In the 23 years of my act, I can count maybe 10 instances. I used to do eight sets a night in New York, and I can only remember a small handful of people getting mad. It wasn’t even really their fault. They were drunk, they just didn’t get it and if you don’t get it, that’s OK. There are plenty of comics out there that are different and who you can go see. So if they get mad, you just think, “That’s OK. That person doesn’t belong here. That’s fine. I’m sure their taste is different and they can go see someone else.”
What can you tell me about your new one-woman Broadway show?
Hopefully it’ll be out in 2013. I got really bored with comedy and I’m not really into doing TV so I thought, “Should I just retire?” I’ve got nothing more that I really want to say. Then the writer of Billy Crystal’s one-person show approached me about doing a show about me and my struggle with men. So we developed a show, and it attracted great producers and a Tony-winning director. It’s really exciting and it has made me get less bored with comedy now. I feel like, now, comedy is funny again too. Each one feeds the other.
How long will the show run for?
With Broadway, what you usually do is announce a limited run and extend it if people buy tickets. I would stay on Broadway for 3 years, trust me, if those tickets sold. I never want to leave my house again. I love being home in New York. As you probably know, you travel a lot as a comic and it gets a little rough. However long they’ll keep me, whether it’s 3 weeks or 3 years, I’ll stay.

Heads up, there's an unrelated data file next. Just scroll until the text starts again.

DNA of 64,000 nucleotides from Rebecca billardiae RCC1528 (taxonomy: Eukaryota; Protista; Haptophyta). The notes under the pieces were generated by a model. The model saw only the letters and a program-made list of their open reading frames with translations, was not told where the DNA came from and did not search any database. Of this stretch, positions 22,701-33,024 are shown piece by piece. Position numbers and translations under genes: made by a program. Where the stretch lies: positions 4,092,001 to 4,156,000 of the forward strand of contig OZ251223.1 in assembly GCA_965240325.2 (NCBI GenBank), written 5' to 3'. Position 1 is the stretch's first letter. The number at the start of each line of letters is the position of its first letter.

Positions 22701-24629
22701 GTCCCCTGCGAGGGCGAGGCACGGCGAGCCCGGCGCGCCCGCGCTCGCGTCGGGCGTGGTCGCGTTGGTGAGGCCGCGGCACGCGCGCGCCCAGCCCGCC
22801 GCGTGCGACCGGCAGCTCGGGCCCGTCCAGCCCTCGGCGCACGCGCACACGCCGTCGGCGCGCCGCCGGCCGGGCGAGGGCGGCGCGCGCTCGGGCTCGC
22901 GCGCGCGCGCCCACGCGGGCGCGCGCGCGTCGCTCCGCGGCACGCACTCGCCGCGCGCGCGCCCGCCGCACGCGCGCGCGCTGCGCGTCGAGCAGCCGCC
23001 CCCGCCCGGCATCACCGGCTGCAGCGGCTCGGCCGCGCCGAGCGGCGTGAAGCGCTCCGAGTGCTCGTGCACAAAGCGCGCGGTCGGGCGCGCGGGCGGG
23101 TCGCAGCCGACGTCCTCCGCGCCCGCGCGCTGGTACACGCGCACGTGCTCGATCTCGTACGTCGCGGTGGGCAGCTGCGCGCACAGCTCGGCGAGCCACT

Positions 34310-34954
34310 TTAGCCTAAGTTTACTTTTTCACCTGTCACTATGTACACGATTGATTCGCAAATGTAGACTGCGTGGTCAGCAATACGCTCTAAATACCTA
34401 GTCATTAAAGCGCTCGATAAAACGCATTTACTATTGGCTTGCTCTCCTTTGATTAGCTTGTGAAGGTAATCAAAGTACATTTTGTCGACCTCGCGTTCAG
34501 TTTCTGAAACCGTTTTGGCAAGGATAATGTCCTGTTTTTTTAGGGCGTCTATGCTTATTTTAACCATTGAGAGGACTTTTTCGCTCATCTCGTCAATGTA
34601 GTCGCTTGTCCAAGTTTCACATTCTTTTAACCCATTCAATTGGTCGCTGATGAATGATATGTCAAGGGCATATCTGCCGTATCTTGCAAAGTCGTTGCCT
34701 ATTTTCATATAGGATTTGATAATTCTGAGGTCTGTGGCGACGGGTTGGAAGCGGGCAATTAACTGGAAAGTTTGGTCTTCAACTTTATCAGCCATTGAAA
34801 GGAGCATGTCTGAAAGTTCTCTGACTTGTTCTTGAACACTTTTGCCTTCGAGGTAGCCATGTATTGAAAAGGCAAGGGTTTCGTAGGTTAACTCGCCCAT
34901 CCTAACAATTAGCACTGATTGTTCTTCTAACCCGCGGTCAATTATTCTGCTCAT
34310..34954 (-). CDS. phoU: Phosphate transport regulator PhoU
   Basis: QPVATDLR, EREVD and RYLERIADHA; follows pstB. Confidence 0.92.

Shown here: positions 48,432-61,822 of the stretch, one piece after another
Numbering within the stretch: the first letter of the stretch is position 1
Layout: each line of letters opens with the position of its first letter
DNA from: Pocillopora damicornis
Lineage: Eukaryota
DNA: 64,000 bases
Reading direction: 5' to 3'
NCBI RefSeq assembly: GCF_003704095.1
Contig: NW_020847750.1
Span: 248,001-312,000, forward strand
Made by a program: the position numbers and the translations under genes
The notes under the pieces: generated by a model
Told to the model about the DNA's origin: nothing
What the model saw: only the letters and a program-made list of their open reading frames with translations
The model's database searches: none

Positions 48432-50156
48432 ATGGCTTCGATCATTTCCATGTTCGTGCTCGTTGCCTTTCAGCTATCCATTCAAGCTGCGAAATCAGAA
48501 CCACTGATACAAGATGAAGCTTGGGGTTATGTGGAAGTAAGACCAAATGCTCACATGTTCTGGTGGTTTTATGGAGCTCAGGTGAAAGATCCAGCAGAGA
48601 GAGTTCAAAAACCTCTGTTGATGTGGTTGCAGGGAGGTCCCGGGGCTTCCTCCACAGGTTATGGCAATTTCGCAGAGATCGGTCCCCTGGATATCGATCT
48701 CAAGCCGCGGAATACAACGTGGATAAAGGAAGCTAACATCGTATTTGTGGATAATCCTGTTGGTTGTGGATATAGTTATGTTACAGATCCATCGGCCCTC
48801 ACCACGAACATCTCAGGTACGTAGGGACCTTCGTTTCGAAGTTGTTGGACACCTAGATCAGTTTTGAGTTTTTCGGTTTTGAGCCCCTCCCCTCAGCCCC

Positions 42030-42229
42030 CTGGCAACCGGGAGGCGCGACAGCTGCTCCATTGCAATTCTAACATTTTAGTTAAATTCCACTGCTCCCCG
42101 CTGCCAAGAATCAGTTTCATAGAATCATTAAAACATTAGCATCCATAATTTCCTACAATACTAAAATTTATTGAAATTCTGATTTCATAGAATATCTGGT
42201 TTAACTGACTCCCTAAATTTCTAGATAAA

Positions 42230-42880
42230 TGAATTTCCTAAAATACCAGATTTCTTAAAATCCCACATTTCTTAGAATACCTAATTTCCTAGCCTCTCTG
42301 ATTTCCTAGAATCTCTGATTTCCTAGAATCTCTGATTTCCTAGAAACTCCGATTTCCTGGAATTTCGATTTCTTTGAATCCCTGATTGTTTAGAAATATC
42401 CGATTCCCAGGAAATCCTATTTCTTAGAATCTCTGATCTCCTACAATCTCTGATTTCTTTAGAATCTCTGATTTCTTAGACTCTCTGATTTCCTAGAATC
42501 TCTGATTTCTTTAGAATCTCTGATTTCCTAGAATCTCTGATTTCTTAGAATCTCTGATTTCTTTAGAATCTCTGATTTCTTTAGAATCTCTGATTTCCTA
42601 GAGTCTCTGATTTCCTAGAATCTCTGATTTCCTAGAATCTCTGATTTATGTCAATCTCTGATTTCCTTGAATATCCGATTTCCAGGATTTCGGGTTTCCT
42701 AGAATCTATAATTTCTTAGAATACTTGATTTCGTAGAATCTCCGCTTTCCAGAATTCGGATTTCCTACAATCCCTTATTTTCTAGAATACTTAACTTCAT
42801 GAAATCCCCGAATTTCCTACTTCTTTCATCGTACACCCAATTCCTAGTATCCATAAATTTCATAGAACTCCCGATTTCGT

You perform in San Diego later this month; have you been to San Diego before?
Yes, I’ve played in San Diego a few times. I think this Humphrey’s joint is supposed to be cool. I hear great things about it so it should be fun.
Anything new or special about the show?
My stand-up is different every night. For stand-up, I just go with it. I play with the audience a lot. This will also be the first time in San Diego that I talk about Celebrity Apprentice, because it was so traumatic and crazy and I have such great stories from it. I’ll give all the inside scoop that I’m not really supposed to tell; but at this point what is NBC going to do to me. I’m not scared.
What were some of the big moments from Celebrity Apprentice?
My big thing was winning $130,000 for the Gay Men’s Health Crisis, and that’s a lot of dough. Also, I was happy that I showed emotion on the show and not just anger. I allowed myself to cry and let people see that I have a softer side. If someone hurt my feelings, I showed it. We all have feelings, and I think it’s a good thing that people know about comics that we’re not just tools.
How did you get involved with Celebrity Apprentice?
Trump, apparently, has a great sense of humor about himself, because I roasted him for Comedy Central and about a month after, I got a call saying that they want me to do Apprentice. I love that show. It’s my favorite show. My husband and I would watch it every Sunday night for the past three years. I immediately said, “Absolutely.” Trump had a great sense of humor about himself and liked that I made fun of him, which I would have never guessed but I’m glad it was true.
How did you select the charity?
I had the history with them from when the Westboro Baptist Church thing happened and I donated all the money to them. I really liked the vibe of the charity too. When I would go to the headquarters, it was a very warm and inviting place for people. I started serving meals down there when I was in town. It was a no-brainer. They were clearly going to be the charity that I would work with on Apprentice.